In this article we look at what makes film photography so unique, and how you can recreate this look with digital photographs through the magic of photo editing.

What feelings do old film photos, or from your own past evoke? In a word: nostalgia. Why? Not least is the tinge of sentiment inherent in the old look, especially in pictures of loved ones. The 35mm film camera they were likely taken with also has something to do with it, as several factors of these made film photography look very different to digital photography.

We’ve included guides on how to use Photoshop, Lightroom, DxO FilmPack 6 or a smartphone to create film-style photos. 

What makes a film photograph so unique?

Film colour is often muted in comparison to today’s cameras, with yellow tones from certain brands or types of film. Then there is added grain from the film itself, as well as often lower dynamic range.

Using a 35mm film, film cameras generally have natural background blur, so depending on your current camera, you may need to add background blur to an image to achieve that effect.

Unless taken on an SLR with expensive lenses and a perfect focus technique, photos were generally softer than we’re used to seeing today. Even with perfect technique, photos were rarely as sharp as they are now, owing to the way that film records photos. 

Before editing. Image credit: Joshua Waller

Why are we so obsessed with sharpness?

In comparison, modern cameras, smartphones, and lenses, seem preoccupied with sharpness. Those of us who used cheap film cameras and early digital cameras perhaps share in this modern obsession. Photographers using modern digital cameras now seem to focus on several factors. Firstly, sharpness – how sharp is your lens? Have you spent hours studying MTF charts? And if not, why not?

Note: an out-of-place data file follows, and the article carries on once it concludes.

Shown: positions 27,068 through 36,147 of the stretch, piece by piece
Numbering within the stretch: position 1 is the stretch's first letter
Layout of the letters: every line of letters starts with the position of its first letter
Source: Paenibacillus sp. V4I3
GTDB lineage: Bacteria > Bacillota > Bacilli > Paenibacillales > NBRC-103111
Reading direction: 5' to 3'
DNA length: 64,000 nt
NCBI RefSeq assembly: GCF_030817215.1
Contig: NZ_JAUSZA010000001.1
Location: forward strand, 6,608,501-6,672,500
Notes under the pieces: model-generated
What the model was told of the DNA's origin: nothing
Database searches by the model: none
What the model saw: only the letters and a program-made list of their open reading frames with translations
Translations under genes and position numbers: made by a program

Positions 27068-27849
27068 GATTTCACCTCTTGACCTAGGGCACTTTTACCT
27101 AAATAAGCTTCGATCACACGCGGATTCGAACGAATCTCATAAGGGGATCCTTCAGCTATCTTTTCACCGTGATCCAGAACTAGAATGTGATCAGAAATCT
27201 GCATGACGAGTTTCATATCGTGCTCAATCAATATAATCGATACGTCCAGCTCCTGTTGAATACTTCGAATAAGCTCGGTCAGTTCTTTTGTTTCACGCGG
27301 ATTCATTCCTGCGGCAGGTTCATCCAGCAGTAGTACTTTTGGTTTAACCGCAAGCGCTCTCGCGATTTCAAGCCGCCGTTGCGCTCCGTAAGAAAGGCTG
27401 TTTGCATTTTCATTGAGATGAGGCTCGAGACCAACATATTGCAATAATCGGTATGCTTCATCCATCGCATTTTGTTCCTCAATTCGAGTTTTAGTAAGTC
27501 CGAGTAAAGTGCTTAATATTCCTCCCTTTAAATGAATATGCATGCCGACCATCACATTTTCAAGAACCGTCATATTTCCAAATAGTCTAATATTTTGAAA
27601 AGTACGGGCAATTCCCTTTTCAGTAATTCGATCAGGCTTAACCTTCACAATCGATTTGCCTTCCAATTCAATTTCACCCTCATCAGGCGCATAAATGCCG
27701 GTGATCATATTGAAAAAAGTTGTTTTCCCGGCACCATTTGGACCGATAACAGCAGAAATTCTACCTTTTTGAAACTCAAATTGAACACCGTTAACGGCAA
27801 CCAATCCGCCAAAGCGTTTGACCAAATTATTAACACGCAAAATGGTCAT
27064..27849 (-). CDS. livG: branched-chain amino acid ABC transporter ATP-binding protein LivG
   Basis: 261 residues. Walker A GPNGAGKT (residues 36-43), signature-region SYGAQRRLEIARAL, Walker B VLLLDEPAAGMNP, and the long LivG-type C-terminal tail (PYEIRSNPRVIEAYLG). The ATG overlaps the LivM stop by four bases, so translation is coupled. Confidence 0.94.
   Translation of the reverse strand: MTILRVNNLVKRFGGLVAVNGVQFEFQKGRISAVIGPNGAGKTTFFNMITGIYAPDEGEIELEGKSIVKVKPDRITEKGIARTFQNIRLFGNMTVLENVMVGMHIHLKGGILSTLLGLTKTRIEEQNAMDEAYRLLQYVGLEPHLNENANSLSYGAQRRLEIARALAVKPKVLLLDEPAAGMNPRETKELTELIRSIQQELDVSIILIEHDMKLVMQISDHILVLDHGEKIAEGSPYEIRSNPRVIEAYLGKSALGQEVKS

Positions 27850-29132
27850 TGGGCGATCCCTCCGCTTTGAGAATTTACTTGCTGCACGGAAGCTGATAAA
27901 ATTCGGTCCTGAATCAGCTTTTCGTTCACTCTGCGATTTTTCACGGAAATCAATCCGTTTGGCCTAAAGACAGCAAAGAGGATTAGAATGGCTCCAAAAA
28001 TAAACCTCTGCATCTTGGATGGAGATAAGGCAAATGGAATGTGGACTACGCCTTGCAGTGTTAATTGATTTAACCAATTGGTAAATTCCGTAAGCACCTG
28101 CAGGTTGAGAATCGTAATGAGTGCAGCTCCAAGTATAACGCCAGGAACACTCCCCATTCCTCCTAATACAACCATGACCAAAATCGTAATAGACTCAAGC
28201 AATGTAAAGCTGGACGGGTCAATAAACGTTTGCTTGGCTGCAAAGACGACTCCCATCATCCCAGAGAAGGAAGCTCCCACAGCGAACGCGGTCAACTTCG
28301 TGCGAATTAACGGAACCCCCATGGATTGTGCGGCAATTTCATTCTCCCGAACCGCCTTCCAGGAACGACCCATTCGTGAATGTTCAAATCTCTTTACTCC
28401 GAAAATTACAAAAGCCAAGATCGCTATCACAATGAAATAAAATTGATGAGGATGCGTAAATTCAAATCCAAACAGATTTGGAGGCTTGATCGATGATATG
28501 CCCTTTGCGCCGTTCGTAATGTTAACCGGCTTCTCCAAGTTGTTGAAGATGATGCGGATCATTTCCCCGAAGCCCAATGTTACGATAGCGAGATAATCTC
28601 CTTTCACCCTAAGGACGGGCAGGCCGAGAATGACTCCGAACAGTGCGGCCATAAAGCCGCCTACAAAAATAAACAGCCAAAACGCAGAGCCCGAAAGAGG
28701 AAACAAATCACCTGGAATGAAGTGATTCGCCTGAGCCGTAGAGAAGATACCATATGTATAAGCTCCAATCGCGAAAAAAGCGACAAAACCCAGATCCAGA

Second, maximum colour and high colour saturation (especially on smartphones). Third, minimum noise or no noise at all – thanks to camera reviewers, myself included, for obsessing over this for the past 20+ years. Finally, there’s maximum dynamic range, to the point where photographs no longer even look realistic, thanks to automatic dynamic range optimisation.

So how do we make our digital photos look like the film photographs of yesterday? Well, we undo all these things (and more), and then there’s one final step, which we’ll reveal at the end of the article. Some of you may just guess what that final step is… 

How to get the film look with digital cameras

For the best results, take your photo in a similar style to how you would have taken film photographs. Shoot raw, because this produces an image file that has not yet been processed, so we can tailor the look of the image to our taste.

We’re looking to remove some of the sharpness (if your camera generally produces very sharp images), reduce or adjust the colour saturation, leave some noise in there (and add some more), adjust the background (if needed), and reduce the dynamic range captured – sacrilege, I know!